[freedomtowernight_edited.jpg] 26th Parallel: Vamos a Cuba Banned (UPDATED)

Thursday, June 15, 2006

Vamos a Cuba Banned (UPDATED)

The Miami-Dade County School Board voted 6-3 to ban the controversial book Vamos a Cuba, as well as the other 23 in the series which includes descriptions of life in other countries.

As this Miami Herald article points out, lawsuits by the ACLU are already being planned.

I have a very uneasy feeling about this. As I've alluded to in the past few days, I have mixed feelings about this issue. Now, the ACLU and the School Board are getting into a big stink over this, and the focus will be on the battle between the two entities, instead on where it should be which is of course what our children are exposed to in our schools.

For all their good intentions, Juan Amador Rodriguez and the others who fought for the ban will now have another fight on their hands, this one with high-powered lawyers against them. I wonder if a middle ground could have been reached here.

I know, we need to stand by our principles. But sometimes, we have to pick our battles, and pick them wisely. The book was definitely worth discussing, but was a total ban necessary in order to drive the point home? I don't know, but I have some doubts.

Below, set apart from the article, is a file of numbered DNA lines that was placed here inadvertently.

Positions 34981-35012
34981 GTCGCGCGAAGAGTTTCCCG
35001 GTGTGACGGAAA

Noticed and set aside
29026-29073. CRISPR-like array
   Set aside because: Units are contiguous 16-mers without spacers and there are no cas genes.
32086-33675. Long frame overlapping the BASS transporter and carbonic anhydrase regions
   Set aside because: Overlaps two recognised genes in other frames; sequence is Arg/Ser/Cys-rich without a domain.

Before I finish blogging this topic once and for all, I would like to point out one exchange in the meeting yesterday between Board members which really pissed me off.

Board member Robert Ingram voted for the ban, but only to invite the ACLU's lawsuit so the issue could be resolved by the courts, he said. In an impassioned speech, he said threats from the exile community left him thinking board members ''might find a bomb under their automobiles'' if they voted to keep the book.

''There's a passion of hate,'' Ingram said. ``I can't vote my conscience without feeling threatened -- that should never happen in this community any more.''

Perez promptly called those comments ''inappropriate and offensive,'' and Ingram later explained himself further.

''That's just the nature of Miami-Dade County,'' Ingram said. ``If you were offended, come see me, work with me.''

Needless to say, Robert Ingram is a spineless idiot for making those comments. First, he accuses the exile community of threatening to commit terrorist acts. Then, after appropriately challenged by another board member, he backpedals and makes a weak and lame statement basically stating that it's "business as usual" in Miami-Dade County. Based on Ingram's irresponsible comments, we can expect the 3 board members that voted against the ban to have bombs planted in their homes or under their cars at any moment.